The Joy of Working with Couples
The joy of seeing a couple rekindle their love for each other greatly outweighs the challenges and drama that can take place through the helping process. Sometimes, it is impossible to save a marriage. But with good training and supervision, our skills increase and we become better at handling even the toughest moments in therapy. Remember Jack and Mary at the beginning of this article?
Towards the end of the session, Jack and Mary sat before me in a deadlock. I had to make a move. As if inspired by heaven, it suddenly dawned on me to ask Mary, “if Jack left the house, when could he return again?” Mary replied, two or three days. “So he could come home after,” I emphasized. She nodded, indicating that she really just needed space to think and to remain composed for the children. I went on, “if Jack left the house believing that he might lose the marriage but he left for you, would this show you just how important you are to him?” Mary frowned but said nothing. I reiterated the question to emphasize the attachment bond, “if he left for you, would it convince you that he really does love you, and that he is really sorry?” Mary pondered. I turned to Jack, “Mary said you can come back after two or three days. Can you take her at her word?” He shook his head. Then, moving into a management mode to their deadlocked crisis, I suggested to Jack that he leave the house so that Mary could have some space to recover, and to return home after two days. Jack slumped his head and shoulders. Completely dejected, he stood up to leave. I stood up with him and suggested that we have a follow-up appointment next week. He shook his head hopelessly and proceeded to walk out. Suddenly, from the sofa, Mary said, “I will take the appointment and I will be here.” Jack paused and looked at Mary. Then Mary stood up, and they both walked out together.
The couple came back the next week and continued therapy over seven months. In their last session, Jack beamed a huge smile and placed his arm around Mary as she said, “our relationship is now stronger than ever before. Thank you.” In return, I gave them the credit for the courage and hard work in saving their marriage, and I thanked them for the privilege and honour of being invited to walk intimately with them through the most difficult moments of their marriage.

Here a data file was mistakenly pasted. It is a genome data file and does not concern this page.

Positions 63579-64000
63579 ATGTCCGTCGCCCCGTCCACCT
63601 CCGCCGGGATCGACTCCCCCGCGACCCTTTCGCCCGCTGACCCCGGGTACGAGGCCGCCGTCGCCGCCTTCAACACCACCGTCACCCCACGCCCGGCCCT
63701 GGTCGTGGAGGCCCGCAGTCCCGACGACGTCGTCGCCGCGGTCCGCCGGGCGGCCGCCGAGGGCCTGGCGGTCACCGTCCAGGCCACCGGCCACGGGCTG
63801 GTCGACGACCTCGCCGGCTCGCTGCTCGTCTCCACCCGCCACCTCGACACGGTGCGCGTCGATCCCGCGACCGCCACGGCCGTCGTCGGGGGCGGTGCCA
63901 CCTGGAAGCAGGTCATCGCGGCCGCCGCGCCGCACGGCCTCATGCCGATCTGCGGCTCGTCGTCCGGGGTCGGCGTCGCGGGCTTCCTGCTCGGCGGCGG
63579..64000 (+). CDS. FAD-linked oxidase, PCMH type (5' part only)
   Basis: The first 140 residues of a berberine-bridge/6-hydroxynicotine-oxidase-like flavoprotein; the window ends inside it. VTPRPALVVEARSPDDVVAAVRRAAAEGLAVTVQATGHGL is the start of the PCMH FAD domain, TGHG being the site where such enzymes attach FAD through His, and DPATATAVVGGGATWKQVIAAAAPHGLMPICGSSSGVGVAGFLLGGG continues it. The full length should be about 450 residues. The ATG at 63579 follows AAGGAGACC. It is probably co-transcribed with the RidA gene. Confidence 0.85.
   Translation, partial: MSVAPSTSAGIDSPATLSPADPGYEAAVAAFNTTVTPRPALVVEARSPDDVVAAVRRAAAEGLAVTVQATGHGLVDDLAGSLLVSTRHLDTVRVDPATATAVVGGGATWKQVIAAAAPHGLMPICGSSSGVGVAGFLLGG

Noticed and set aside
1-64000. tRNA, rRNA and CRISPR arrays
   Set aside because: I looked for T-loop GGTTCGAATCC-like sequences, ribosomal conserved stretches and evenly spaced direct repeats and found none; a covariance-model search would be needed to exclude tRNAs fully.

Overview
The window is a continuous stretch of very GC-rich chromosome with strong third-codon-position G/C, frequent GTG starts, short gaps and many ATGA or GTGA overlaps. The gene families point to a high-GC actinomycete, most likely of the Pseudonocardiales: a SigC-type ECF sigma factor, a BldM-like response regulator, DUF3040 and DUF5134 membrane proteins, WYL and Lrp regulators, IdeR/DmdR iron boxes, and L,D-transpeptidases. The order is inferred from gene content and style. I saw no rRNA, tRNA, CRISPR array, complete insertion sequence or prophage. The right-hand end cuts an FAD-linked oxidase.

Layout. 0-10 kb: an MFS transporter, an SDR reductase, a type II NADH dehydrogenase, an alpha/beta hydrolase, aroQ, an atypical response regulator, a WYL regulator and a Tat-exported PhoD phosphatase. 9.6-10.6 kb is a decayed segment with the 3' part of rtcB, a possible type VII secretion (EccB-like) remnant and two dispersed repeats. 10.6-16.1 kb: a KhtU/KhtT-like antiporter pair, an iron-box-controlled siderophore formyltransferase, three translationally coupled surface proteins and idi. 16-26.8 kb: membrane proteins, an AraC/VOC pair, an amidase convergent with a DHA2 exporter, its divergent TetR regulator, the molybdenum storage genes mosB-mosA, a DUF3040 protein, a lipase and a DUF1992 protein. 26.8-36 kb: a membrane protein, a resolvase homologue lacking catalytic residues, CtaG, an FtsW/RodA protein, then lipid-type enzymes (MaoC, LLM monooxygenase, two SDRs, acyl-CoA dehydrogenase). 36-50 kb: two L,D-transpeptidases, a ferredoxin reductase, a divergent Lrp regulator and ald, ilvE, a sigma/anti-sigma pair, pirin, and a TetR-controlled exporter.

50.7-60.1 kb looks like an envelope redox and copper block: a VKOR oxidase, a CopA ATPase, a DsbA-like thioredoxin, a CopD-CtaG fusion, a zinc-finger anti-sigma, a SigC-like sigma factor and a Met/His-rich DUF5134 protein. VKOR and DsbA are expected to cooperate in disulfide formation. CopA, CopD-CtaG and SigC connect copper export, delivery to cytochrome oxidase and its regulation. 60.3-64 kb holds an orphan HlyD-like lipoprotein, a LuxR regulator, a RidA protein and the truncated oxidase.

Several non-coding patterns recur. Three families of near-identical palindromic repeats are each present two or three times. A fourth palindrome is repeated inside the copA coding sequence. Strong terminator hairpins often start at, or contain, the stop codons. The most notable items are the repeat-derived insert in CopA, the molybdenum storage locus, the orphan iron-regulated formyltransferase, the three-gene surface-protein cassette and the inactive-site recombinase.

My late professor at the University of Minnesota, Dr. James W. Maddock, conceived of the idea of Modes of Intervention, which I have adapted here. Systems of Intervention is adapted from Gerald Weeks’ Intersystem Model. For a helpful introductory resource to couple’s therapy, consider Weeks and Treat (2001) Couples in Treatment: Techniques and Approaches for Effective Practice, 2nd edition, New York: Brunner-Routledge.
Johnben Loy, PhD, LMFT, is the founder and clinical director of Rekindle International Marriage and Family Therapy Center in Kuala Lumpur. He is a Licensed Marriage and Family Therapy in Minnesota USA, a Clinical Member of the American Association for Marriage and Family Therapy, and an AAMFT Approved Supervisor. His academic qualifications include a Master of Business Administration (Cambridge University, England), a Master of Theological Studies specializing in Counselling (Tyndale Seminary, Canada), and a Ph.D. in Family Social Science specializing in Marriage and Family Therapy (University of Minnesota, USA).